According to data released last Friday, the US economy added 288,000 jobs in April. It was a good report. So much so that it to an extent even shocked people out of their partisan silos, with Larry Kudlow explaining to conservatives that there's no sense in trying to debunk the strong number.
At the same time, a little perspective is called for. Adding 288,000 jobs in a month is good, mostly compared to the dismal performance of the economy since January 2008. But relative to the objective needs of the labor market it's middling, at best, and over-enthusiasm is itself a risk.
April's strong numbers brought us just about back to the total number of jobs we had before the recession struck. The problem, as this chart from the liberal Economic Policy Institute shows, is that in the intervening six and a half years of economic weakness the population has grown considerably:
To fill in that 7.1 million gap, we'd need to add 288,000 jobs per month every month for two more years. Except the population isn't going to stop growing in the future, either. Once you take that into account, the 288,000 jobs per month pace will take us three full years to get us back to normal. And the really scary thing is that there's absolutely no indication that we will add 288,000 jobs a month. The May report was a big deal because job growth that strong has been extremely rare in recent years.
It's worth recalling that it's certainly possible for the American economy to grow faster than this. Back in the 1990s it was reasonably common for over 300,000 jobs to be added in a month, and the economy wasn't climbing out of a steep hole:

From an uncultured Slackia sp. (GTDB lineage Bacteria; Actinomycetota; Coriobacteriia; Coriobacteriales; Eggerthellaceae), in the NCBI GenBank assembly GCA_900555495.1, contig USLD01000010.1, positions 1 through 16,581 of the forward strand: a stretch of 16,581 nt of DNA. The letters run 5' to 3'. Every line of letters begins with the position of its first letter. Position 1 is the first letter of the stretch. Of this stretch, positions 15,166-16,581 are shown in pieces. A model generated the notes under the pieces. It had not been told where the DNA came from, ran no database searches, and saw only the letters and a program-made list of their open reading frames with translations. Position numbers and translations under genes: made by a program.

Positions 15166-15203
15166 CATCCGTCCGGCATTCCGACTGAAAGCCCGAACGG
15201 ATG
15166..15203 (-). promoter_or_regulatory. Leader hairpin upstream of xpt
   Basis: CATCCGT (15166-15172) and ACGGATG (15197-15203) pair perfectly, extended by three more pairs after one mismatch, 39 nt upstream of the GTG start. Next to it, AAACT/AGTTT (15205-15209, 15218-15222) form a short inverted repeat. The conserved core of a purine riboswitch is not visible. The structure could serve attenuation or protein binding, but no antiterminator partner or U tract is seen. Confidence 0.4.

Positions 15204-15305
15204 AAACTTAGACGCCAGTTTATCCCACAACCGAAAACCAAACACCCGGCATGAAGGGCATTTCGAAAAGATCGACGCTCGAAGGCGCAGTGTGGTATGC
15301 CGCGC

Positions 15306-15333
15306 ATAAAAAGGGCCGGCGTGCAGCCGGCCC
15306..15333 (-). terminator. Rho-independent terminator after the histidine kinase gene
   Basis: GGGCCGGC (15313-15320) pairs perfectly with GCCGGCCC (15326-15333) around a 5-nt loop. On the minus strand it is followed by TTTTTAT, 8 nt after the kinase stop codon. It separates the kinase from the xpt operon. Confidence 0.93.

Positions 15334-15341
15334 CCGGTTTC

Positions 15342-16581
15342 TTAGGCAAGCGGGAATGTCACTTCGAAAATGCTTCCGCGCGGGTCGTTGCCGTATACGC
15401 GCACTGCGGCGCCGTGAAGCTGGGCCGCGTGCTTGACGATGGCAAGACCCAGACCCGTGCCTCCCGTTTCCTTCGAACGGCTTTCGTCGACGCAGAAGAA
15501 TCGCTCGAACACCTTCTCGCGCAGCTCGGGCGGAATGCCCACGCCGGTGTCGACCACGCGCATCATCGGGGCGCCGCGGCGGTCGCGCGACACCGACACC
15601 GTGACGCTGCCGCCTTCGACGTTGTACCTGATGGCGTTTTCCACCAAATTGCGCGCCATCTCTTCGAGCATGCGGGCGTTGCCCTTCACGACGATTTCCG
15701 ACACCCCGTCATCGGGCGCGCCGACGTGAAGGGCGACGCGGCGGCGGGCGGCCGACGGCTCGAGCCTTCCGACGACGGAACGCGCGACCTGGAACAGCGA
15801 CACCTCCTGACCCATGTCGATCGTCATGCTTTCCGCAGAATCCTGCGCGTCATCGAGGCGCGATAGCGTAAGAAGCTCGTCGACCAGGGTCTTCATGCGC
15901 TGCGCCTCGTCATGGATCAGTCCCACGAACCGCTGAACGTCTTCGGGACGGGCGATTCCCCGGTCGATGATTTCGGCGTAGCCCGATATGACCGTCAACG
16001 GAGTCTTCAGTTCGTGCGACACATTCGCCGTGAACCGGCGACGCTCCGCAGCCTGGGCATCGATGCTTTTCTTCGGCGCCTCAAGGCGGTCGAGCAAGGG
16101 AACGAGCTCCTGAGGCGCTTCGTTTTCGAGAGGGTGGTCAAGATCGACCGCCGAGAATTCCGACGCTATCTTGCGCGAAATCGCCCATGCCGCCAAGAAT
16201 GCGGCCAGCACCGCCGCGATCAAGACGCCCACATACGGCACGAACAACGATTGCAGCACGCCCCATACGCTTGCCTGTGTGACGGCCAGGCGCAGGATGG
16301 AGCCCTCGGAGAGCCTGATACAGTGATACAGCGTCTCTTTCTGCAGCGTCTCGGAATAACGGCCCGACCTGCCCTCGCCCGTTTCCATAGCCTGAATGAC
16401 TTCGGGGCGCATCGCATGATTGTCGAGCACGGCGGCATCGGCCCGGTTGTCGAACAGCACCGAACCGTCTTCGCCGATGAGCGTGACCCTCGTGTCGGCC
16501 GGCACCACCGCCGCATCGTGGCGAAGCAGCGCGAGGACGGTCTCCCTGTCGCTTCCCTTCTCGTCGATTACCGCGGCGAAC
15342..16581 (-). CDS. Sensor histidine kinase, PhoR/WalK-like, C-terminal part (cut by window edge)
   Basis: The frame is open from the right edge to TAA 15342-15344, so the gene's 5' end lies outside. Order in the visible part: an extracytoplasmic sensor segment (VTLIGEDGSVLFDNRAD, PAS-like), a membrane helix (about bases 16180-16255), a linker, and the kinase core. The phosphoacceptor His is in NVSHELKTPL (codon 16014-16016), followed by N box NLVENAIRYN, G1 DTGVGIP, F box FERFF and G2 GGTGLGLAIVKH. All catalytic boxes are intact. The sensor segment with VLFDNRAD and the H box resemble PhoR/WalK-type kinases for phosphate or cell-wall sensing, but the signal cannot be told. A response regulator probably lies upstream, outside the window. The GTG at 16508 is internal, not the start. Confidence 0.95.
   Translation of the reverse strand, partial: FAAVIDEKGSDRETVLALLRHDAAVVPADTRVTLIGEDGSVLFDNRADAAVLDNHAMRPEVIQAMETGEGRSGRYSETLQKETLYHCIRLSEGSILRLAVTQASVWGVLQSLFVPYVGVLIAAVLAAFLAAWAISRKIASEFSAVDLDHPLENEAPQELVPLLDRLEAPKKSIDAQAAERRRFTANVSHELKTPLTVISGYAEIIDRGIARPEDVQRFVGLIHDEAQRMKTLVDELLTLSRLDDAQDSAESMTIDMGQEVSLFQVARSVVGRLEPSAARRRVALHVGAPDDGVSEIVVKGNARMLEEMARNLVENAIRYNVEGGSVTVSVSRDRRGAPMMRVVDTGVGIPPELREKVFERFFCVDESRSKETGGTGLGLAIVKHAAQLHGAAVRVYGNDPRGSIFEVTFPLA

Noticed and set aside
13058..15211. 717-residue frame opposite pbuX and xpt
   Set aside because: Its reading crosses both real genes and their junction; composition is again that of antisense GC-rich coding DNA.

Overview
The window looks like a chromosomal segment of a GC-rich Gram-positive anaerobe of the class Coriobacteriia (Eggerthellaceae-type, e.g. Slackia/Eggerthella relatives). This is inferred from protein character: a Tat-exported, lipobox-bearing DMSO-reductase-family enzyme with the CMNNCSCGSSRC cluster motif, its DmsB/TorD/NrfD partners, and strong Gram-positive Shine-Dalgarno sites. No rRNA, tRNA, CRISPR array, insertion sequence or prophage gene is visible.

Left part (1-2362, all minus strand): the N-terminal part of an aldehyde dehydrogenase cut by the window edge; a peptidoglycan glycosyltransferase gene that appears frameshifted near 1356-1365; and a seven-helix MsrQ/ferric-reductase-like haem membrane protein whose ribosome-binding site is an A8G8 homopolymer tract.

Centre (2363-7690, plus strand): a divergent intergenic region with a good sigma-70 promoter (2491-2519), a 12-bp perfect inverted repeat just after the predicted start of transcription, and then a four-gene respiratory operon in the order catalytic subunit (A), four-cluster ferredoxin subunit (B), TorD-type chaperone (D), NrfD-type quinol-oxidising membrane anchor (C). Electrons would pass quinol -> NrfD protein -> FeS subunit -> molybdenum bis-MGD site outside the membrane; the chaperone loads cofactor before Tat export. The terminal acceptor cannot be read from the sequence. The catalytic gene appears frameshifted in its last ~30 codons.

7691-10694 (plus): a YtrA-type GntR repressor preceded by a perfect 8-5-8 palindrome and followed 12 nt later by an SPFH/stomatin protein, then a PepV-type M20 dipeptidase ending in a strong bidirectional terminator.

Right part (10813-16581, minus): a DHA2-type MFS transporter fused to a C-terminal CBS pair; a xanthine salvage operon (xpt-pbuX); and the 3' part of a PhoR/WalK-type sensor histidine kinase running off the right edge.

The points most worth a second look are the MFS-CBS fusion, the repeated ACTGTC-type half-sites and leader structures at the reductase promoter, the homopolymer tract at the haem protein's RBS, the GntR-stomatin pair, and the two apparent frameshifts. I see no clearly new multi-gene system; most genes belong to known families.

More to the point, relatively recently it was widely believed that the economy not only could but would grow substantially faster than this. The Obama administration's Fiscal Year 2011 budget proposal came with an analytic perspectives document that forecast nominal GDP growth of 5.7 percent in 2011, 6.1 percent in 2012, and 6 percent in 2013.
Reality hasn't cooperated:
People will continue to disagree as to exactly why growth has been so disappointing, but note that this is a picture of nominal growth — i.e., it's not adjusted for inflation. An economy hit with a normal amount of demand but abnormal structural problems would exhibit more inflation than expected (and therefore less inflation-adjusted growth), but that's not what happened. We had less overall demand than the president's team thought we would, a key reason that job growth has been disappointingly slow.
Again, different people disagree as to what could have been done to avoid that scenario. But here's one thing we know can be done for sure — the Federal Reserve can avoid demand-squashing interest rate increases.
And here's where the problem with getting too impressed with the April jobs numbers comes in. Rates have been as low as they can go for a while now. And previous to the jobs report, market actors expected them to stay that low until around August of 2015. After the good jobs numbers, the date shifted forward suddenly to June 2015. That might make sense in response to a month like September 1997 when over 500,000 jobs were added to the economy. Or to a stretch like the six months between March and August 1994 when the economy averaged 353,000 net new jobs per month for six straight months. Those are the kind of numbers that would warrant euphoria and would indicate rapid convergence to a state of full employment.
But to actually get numbers like that, Janet Yellen and her colleagues at the Fed need to make clear that they're not jumping for joy at numbers like 288,000. Otherwise, the good news could become self-defeating. If every moderately good jobs report leads people to expect faster interest rate hikes, then every unexpectedly good report will be associated with businesses and households curbing their spending creating an offsetting unexpectedly disappointing month.
It must be tempting for Obama administration officials and Obama's appointees at the Fed to look kindly on good news as a vindication of their policies. But to get us where we need to be, they need to be clear that they're not so easily impressed. One good month or even six good months shouldn't lead to faster interest rate hikes and tighter money. It's only the fact that we've so badly undershot on demand for the past five years that even makes the April report look so striking. These kind of numbers should be the norm, not special cause for celebration.